Web Only / Features » January 10, 2017
Democrats: It’s Time for a Contract with American Workers
Republicans are in power because they had a plan. The Left needs one, too.
"There is power in giving voters a specific set of deliverables."
It’s time to put a plan together, Democrats. Put it in front of the American people and bring it up so often that the media can’t believe you’re bringing that up again. When Donald Trump tweets about it, thank him for his input and refer people back to your plan. Again and again. There’s a model for this. It worked once but hasn’t been tried since.
1993. Bill Clinton had just been elected, and he made universal health insurance his highest priority. With solid majorities in both chambers—258 House seats, and 56 Senate seats—Democrats should have prevailed. They worked on the legislation for months, but different factions in the party had their own ideas about how to balance the private and public sectors. The leader of the Senate, George Mitchell, announced in August 1994 that work on health care reform would have to wait until after the fall election.
In the meantime, Republicans put together a plan. They got groups like the American Medical Association on board, opposing Clinton’s proposal. And then, six weeks before the election, Republican leaders in Congress created the Contract with America, an eight-point statement of Congressional reforms that they would vote on immediately. There were also 10 policy proposals that they promised to take a vote on within the first 100 days of taking office.
Did it work? The GOP picked up 54 seats in the House and took control of that chamber for the first time since 1952. The party also picked up eight seats in the Senate, giving it 52 seats there and control of both chambers. Most of the specific ideas in the contract either died in the Senate or were vetoed by Clinton. But the Democratic wipeout in Congress killed health care reform for nearly 15 years. And one proposal in the contract, the Personal Responsibility Act, became the foundation for the infamous welfare-reform bill that Clinton signed in 1996.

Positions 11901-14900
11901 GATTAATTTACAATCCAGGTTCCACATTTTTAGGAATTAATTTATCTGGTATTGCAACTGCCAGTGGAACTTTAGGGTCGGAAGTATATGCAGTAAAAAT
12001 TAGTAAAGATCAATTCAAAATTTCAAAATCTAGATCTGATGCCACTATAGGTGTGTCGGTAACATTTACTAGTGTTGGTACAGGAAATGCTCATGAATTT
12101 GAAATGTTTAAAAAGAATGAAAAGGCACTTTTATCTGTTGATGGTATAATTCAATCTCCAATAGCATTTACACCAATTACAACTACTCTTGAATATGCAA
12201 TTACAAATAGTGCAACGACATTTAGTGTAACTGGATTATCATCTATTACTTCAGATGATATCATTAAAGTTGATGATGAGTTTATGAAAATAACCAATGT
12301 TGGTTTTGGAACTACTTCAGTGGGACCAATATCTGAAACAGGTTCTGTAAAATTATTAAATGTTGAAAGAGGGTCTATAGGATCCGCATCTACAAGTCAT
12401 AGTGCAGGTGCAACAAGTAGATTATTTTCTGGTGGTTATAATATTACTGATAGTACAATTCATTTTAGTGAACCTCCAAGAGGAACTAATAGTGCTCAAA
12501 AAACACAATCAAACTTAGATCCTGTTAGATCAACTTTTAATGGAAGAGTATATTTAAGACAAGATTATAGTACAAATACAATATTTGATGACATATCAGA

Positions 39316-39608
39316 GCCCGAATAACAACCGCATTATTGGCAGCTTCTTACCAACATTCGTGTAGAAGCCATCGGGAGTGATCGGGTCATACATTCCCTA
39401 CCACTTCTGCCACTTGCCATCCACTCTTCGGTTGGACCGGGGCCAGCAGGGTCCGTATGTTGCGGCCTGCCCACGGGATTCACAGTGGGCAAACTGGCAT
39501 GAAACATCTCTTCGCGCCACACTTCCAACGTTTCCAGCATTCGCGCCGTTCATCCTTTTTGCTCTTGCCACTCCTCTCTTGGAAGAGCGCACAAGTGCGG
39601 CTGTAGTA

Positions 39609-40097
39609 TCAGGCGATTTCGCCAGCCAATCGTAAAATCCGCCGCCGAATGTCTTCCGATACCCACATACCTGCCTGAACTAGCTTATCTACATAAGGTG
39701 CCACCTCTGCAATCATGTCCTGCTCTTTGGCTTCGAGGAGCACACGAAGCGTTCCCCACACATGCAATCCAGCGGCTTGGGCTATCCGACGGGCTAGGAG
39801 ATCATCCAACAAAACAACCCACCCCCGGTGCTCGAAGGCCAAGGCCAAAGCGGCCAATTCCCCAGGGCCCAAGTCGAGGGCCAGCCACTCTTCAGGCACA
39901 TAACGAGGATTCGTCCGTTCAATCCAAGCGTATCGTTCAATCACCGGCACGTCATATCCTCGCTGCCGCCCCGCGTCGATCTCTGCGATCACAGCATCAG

The contract, in other words, helped reverse the Democratic momentum coming out of 1992, blocked Clinton’s agenda and put the GOP’s priorities front and center in U.S. politics until Barack Obama’s election.
Keep it simple
So what should the Democratic plan be now?
Call it the Contract with American Workers and keep it simple—a few key policies that have broad public support and will measurably improve the lives of working- and middle-class people. It won’t require anything more than condensing parts of the 2016 Democratic Party platform.
Here’s a start: A $15 minimum wage. Universal health care through a public option. An expanded and strengthened Social Security program. Free community college. A reformed campaign-finance system to reduce the power of corporations and other special interests in Congress. Paid medical and family leave of at least 12 weeks. Massive investment in child care to make it accessible and affordable. How to pay for all this? Sharply progressive taxes on people earning more than $250,000 per year would suffice—but there’s no need to get into that kind of detail. The GOP never does, and never pays for it.